Dissertation/Thesis Abstract

Exploring Parents' Role in the Racial Identity Development in Mixed Race Children
by Mauricio-Pizaña, Lydiamada, M.A., Mills College, 2018, 49; 10813852
Abstract (Summary)

This study explores the role of interracial parents in the development of racial identity in their mixed race children by examining how conversations surrounding race in a mixed race family relate to the ways children in that family racially identify. In addition, the study explores how parents’ understandings and perceptions of their own racial identity and their child’s racial identity affect the way their child feels about race. Semi-structured interviews were conducted on self-identified interracial parents and their mixed race children between the ages of 4 to 9 years old based on themes regarding mixed race identity including family’s identity, racial awareness of the child, dual socialization, and sociocultural factors. This study found that parents early experiences growing up, phenotypic expression of parent and child, current political climate, stereotypes and influence of schools had related to the ways in which parents discussed race with their children. More research must be done on mixed race identity, particularly outside of Black/White dichotomies.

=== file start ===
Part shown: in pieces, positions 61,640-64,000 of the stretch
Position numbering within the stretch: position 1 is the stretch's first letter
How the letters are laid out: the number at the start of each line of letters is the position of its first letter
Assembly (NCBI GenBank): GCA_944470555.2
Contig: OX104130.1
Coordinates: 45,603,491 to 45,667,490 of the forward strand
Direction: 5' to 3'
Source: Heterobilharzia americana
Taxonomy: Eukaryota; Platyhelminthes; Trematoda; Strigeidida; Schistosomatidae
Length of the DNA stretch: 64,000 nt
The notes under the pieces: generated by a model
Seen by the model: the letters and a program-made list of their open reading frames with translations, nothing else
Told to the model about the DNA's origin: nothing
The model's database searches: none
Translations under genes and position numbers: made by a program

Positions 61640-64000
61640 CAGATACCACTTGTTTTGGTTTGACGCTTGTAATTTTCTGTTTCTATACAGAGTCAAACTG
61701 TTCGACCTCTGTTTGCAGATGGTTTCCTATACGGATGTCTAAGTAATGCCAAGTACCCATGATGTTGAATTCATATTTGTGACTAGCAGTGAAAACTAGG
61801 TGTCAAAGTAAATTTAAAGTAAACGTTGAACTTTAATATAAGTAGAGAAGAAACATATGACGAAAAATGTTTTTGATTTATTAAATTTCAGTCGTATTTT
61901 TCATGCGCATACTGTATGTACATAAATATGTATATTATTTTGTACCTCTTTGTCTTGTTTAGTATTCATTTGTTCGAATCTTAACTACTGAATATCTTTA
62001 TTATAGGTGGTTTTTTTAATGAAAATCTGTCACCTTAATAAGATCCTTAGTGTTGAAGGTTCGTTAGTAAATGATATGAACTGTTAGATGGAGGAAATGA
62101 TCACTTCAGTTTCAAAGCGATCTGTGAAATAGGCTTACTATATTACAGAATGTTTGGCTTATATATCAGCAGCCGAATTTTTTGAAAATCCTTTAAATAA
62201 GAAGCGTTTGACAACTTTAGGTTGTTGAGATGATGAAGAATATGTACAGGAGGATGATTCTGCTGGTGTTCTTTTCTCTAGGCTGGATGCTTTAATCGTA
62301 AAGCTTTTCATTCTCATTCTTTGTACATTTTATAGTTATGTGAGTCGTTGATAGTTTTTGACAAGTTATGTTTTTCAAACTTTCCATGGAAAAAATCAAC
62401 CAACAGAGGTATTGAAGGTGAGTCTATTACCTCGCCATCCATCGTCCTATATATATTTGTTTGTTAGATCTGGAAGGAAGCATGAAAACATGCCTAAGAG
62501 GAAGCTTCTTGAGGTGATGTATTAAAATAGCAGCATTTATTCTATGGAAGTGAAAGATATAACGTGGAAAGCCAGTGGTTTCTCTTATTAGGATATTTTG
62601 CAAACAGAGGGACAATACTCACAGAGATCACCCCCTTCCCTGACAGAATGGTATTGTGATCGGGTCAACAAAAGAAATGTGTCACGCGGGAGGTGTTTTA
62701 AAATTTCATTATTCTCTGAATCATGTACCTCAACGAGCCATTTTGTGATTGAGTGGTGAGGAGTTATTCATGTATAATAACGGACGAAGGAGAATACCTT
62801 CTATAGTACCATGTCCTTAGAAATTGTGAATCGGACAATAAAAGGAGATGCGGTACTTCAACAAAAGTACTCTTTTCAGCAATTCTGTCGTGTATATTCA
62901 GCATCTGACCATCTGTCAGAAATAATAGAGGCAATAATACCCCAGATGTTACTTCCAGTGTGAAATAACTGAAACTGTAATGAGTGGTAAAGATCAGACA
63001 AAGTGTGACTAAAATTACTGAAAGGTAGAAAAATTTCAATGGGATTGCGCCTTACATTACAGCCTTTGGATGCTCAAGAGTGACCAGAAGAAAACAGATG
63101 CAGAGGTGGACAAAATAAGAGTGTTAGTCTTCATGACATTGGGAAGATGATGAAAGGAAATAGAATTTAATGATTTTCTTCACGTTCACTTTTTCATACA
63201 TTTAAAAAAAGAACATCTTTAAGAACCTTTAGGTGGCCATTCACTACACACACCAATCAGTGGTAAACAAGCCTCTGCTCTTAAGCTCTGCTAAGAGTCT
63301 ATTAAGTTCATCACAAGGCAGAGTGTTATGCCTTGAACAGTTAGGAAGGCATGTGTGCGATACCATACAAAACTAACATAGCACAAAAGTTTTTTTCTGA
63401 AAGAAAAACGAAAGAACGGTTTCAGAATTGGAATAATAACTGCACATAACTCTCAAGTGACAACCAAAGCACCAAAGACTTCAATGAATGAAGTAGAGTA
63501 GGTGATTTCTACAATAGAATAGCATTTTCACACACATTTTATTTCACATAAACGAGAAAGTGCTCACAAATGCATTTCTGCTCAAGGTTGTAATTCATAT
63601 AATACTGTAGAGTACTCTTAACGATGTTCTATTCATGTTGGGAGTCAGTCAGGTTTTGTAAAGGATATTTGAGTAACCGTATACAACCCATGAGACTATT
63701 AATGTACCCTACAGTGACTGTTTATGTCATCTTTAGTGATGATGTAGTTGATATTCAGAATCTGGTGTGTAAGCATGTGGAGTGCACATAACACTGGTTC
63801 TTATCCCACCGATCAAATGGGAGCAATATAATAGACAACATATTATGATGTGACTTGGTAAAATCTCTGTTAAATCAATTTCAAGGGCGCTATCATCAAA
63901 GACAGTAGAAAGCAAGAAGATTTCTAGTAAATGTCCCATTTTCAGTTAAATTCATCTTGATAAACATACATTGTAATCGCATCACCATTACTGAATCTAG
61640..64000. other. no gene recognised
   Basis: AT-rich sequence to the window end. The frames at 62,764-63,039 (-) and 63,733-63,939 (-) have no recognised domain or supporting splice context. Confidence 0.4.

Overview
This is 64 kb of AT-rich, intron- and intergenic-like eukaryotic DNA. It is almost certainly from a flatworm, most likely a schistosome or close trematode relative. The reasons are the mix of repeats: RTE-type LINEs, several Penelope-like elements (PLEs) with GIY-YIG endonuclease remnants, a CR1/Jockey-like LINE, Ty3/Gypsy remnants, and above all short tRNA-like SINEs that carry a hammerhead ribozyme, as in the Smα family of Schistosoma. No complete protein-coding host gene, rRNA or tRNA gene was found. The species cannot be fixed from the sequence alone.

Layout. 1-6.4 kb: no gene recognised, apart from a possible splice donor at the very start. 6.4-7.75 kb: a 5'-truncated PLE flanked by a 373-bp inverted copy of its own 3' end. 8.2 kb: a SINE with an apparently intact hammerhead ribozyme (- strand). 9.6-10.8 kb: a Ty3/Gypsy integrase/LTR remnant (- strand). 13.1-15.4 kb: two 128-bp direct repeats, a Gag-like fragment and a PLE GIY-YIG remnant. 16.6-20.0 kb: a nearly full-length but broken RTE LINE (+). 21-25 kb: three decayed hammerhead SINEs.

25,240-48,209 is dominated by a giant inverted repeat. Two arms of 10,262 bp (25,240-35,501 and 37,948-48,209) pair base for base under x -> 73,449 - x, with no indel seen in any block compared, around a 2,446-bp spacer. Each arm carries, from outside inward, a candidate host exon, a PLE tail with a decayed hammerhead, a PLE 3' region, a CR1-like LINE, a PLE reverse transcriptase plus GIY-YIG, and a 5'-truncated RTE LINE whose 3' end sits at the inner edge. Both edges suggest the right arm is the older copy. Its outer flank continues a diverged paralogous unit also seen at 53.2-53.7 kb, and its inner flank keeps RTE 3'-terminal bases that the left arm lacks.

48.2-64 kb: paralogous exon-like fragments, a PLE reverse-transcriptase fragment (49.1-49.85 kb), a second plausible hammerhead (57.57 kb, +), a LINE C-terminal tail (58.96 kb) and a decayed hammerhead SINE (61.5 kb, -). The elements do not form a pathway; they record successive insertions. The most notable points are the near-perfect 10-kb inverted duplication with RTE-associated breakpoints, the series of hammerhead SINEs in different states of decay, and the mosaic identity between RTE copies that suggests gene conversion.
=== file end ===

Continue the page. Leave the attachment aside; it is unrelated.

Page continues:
Indexing (document details)
Advisor: Driscoll, Priya, Kroll, Linda
School: Mills College
Department: Education - Early Childhood Education
School Location: United States -- California
Source: MAI 57/06M(E), Masters Abstracts International
Subjects: Educational sociology, Early childhood education, Individual & family studies
Keywords: Early childhood, Mixed race, Parents, Racial identity
Publication Number: 10813852
ISBN: 978-0-355-97896-4
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